Hear from Mike Madgiak, one of our head teachers in junior high here at Near North, with over a decade of experience co-leading the spring junior high trip at our school. Mr. Madgiak explains the 8th-grade spring trip and the important connections to Montessori curriculum.
Infant/Young Children's Community
The Infant and Young Children's Community is a bridge between home and school—and the beginning of your child's educational journey. Our classrooms are a nurturing environment with a variety of Montessori materials and activities to promote your child’s language, motor, social-emotional and cognitive development. Children are active contributors of the classroom, preparing food, washing tables, sorting shapes and more. Our curriculum is designed to build small and large motor coordination, refine the senses, expand vocabulary, and help each child learn to work as part of a community.
At the Primary level, children are integrated into a mixed-aged classroom, with students ranging from age 3 to 6. The classroom is thoughtfully balanced by age, gender and diversity. The 3-6 Montessori curriculum and materials allow for exploration and development through hands-on learning. Students follow lessons in five curricular areas: Practical Life, Sensorial, Math, Language, Cultural Studies.
Near North's Elementary level is divided into two sections by age, 6-9 and 9-12. Elementary work builds on the concrete lessons of Early Childhood to develop abstract concepts and reasoning skills. 6-9 students explore the mysteries of our universe as they learn to place themselves within the context of modern civilization. Children in the 9-12 classes tackle hands-on, project-based lessons. Throughout Elementary, children eagerly take on more complex problems in mathematics, language, geography, botany, zoology, history, and the physical sciences.
Junior High is the culmination of the educational journey at Near North. Our seventh and eighth graders build upon the foundations of our lower levels to go far beyond a traditional education's scope. Adolescents enjoy seminar-style instruction as well as focused independent study, collaboration with their peers in and out of the classroom, and challenging experiential learning through the student-run, farm-to-table Sandwich Shoppe. Junior High students are role models for the entire community, demonstrating the greatness that awaits an NNM graduate in High School and beyond.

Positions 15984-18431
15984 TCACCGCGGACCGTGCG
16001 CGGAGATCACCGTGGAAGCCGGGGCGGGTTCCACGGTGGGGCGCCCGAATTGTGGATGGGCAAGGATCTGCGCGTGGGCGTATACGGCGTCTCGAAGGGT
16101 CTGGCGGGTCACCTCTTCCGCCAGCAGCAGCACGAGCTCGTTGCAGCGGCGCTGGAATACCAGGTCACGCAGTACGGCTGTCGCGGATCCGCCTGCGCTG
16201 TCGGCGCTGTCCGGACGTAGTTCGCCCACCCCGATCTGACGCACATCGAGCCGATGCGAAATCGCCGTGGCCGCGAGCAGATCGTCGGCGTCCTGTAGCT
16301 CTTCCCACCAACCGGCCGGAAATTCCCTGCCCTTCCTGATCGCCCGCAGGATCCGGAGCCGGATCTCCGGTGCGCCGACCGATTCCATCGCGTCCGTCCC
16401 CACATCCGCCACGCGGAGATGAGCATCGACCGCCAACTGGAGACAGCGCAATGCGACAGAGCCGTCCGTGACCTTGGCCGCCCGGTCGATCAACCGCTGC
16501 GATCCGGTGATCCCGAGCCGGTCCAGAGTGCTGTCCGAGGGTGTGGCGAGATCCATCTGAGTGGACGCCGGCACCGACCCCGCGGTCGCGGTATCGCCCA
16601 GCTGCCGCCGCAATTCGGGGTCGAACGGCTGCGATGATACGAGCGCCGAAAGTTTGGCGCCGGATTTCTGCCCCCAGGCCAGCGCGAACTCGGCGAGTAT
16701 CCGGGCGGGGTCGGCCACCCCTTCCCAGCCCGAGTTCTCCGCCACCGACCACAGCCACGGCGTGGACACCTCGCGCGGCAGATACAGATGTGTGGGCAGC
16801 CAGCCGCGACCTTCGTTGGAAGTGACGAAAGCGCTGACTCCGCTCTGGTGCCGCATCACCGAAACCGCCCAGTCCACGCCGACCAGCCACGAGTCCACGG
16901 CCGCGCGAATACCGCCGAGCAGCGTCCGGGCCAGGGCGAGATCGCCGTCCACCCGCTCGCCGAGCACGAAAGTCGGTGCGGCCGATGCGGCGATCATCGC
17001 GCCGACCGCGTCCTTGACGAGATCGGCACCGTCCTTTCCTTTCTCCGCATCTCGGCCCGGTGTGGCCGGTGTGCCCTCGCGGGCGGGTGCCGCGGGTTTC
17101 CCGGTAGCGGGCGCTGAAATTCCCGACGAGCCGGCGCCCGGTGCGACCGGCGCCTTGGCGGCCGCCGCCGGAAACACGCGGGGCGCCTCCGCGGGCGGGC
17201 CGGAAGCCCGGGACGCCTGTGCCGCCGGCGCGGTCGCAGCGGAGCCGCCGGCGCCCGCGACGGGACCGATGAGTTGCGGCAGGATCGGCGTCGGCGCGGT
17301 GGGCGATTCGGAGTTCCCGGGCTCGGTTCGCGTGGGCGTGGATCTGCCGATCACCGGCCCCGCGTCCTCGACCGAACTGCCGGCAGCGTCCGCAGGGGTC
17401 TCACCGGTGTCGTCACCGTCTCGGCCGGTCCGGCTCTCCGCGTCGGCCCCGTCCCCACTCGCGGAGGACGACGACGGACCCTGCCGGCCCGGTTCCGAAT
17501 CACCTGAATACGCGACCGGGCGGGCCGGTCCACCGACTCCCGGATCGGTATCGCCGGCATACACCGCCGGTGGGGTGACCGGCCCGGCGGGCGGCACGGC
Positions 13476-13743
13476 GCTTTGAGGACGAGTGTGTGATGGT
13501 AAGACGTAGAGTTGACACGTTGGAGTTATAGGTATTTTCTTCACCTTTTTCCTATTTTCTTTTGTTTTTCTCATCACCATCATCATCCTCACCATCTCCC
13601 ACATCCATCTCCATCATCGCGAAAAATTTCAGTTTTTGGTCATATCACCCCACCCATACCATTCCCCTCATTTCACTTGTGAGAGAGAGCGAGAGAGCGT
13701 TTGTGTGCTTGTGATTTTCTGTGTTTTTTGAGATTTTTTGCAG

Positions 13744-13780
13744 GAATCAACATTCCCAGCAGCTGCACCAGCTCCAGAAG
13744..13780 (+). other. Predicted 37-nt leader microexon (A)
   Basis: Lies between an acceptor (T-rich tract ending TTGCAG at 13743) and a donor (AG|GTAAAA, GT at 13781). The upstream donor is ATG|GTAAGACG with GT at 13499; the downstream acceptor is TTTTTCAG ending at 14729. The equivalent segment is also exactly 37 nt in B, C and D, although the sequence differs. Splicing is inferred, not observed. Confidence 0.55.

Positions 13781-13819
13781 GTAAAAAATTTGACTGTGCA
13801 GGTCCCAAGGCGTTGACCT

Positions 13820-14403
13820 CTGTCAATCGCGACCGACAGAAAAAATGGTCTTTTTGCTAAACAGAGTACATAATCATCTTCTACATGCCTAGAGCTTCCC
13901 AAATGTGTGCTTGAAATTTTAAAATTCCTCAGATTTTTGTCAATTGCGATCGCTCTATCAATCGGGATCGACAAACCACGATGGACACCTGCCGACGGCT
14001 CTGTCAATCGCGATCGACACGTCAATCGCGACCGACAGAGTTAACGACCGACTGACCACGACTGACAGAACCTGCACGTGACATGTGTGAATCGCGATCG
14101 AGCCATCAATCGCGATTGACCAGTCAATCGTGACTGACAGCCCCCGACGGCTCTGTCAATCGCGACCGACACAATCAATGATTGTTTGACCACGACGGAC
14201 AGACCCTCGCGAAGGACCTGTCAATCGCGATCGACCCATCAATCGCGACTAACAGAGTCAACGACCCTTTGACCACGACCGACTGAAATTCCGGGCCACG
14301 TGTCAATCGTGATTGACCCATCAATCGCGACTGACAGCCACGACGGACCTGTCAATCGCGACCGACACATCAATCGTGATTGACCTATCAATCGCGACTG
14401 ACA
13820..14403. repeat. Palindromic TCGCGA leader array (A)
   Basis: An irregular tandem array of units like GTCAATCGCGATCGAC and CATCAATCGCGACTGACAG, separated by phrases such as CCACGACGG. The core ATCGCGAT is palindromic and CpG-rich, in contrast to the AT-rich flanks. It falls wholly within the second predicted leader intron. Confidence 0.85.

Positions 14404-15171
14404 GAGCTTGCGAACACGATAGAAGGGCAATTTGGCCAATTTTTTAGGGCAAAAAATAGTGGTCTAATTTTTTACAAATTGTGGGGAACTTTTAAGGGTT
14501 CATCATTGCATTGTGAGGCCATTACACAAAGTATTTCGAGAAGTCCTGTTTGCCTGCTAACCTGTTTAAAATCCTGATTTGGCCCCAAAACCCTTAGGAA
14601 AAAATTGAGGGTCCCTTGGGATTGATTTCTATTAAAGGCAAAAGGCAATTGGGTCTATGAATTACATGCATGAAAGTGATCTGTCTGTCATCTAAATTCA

How did we celebrate Asian American Pacific Islander Heritage Month here at school this month? Centering Joy!
What is self-regulation? Self-regulation is the ability to monitor and manage your thoughts, feelings, and actions in acceptable and safe ways. In simple terms, it is your ability to think before you act, pause before you snap, and express your big feelings in a safe manner. So, how do we help our children build this invaluable skill?
I am very fortunate to be excited about a lot going on currently. Just being back in Chicago and having the opportunity to hang out with old friends (most who went to NNM actually) is something I love and definitely don’t take for granted. I also have a little brother who is almost 3 who I love hanging out with. Excited to watch him grow up and even attend Near North one day!
My first memory of Near North is in Cynthia’s class learning to write in cursive. I was very shy and timid as a kindergartner, but Cynthia’s warmth and care made me feel safe and optimistic. I can still remember the feeling of tracing my pointer finger along the pink sandpaper letter board — I think it was a capital “I” — and that feels significant because I began the discovery of myself as an individual there in that classroom!
My earliest memory (ever) is from Jan Szostek’s 3-6 class. Jan was showing me how to use a stencil to trace a triangle, and asked me to pick three colored pencils to color in the triangle. I picked three purple pencils. (I was a lady who knew what I liked.) Jan encouraged me to mix it up a bit, maybe try a red or a yellow along with the purple. Wise advice, in retrospect.
I am currently studying biology. I want to go to med school and become a dermatologist. I am excited about where I am with my volleyball career. I had a great season and am continuing to improve, work, take care of my body, and learn more about the game. I can’t wait to continue to reach my potential.
Affinity groups are at the heart of Montessori philosophy. Every child is an individual with specific needs, identities, talents, and backgrounds — and so are their parents. And in the spirit of following the child and seeking a parent and school partnership, we work to break down barriers that cause injustice and to equip our staff, faculty, and students with tools to understand and dismantle injustice.
In college during my training as a resident advisor, I had a coordinator who always encouraged us to leave a place better than we found it. Being a member of the board allows me the opportunity to help make the school better for future NNM families. Realizing that we’re here for only a short time, we could be considered stewards of NNM, taking care of it for today’s students and the families to come.